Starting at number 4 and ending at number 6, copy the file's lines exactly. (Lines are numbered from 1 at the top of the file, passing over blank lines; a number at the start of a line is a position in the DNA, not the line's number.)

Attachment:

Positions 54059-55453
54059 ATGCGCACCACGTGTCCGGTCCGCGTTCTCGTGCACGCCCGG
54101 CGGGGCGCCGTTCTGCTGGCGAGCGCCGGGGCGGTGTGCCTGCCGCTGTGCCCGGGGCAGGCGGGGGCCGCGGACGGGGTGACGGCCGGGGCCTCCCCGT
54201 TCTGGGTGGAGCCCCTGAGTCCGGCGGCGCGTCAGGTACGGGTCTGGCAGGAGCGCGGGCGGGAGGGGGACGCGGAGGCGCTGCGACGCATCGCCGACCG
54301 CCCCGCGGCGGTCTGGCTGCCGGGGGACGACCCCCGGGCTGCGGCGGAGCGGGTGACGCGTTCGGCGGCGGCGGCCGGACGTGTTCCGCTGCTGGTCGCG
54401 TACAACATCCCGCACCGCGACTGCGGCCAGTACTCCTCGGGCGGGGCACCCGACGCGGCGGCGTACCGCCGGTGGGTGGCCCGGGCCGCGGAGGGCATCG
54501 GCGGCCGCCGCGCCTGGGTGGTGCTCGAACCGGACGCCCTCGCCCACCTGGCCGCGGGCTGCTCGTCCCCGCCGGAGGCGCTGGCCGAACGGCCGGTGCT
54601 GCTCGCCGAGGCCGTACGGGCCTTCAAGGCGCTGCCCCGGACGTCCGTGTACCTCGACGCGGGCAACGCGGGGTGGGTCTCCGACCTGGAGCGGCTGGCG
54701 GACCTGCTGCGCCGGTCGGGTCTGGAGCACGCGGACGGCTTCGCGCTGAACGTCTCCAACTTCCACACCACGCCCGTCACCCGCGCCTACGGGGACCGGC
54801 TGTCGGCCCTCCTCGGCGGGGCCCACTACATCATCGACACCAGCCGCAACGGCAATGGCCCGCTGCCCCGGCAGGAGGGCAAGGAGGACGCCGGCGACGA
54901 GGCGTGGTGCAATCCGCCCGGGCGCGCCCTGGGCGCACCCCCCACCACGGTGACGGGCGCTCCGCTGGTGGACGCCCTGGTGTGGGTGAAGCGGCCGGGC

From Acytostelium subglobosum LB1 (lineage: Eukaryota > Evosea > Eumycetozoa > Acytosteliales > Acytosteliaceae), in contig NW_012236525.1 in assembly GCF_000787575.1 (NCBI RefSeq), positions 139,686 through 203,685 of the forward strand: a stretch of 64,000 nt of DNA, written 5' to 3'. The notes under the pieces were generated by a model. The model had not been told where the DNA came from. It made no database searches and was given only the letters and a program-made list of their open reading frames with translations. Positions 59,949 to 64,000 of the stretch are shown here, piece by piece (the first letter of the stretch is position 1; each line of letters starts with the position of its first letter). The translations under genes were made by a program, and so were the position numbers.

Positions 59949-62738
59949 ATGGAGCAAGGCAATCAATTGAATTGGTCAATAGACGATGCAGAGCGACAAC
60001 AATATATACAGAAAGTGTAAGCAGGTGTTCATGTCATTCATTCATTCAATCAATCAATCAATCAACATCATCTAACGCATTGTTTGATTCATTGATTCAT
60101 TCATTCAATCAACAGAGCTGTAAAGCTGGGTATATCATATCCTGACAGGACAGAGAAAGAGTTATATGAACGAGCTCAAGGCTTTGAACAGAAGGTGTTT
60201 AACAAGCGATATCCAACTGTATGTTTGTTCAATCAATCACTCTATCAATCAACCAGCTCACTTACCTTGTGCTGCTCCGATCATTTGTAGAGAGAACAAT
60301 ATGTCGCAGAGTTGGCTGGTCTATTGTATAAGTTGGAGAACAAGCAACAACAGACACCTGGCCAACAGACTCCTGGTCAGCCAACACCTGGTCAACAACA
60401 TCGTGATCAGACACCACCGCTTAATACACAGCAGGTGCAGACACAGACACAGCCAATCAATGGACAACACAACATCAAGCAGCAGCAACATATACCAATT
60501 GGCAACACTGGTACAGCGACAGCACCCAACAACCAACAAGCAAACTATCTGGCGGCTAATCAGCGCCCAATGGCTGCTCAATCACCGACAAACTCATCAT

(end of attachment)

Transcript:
54201 TCTGGGTGGAGCCCCTGAGTCCGGCGGCGCGTCAGGTACGGGTCTGGCAGGAGCGCGGGCGGGAGGGGGACGCGGAGGCGCTGCGACGCATCGCCGACCG
54301 CCCCGCGGCGGTCTGGCTGCCGGGGGACGACCCCCGGGCTGCGGCGGAGCGGGTGACGCGTTCGGCGGCGGCGGCCGGACGTGTTCCGCTGCTGGTCGCG
54401 TACAACATCCCGCACCGCGACTGCGGCCAGTACTCCTCGGGCGGGGCACCCGACGCGGCGGCGTACCGCCGGTGGGTGGCCCGGGCCGCGGAGGGCATCG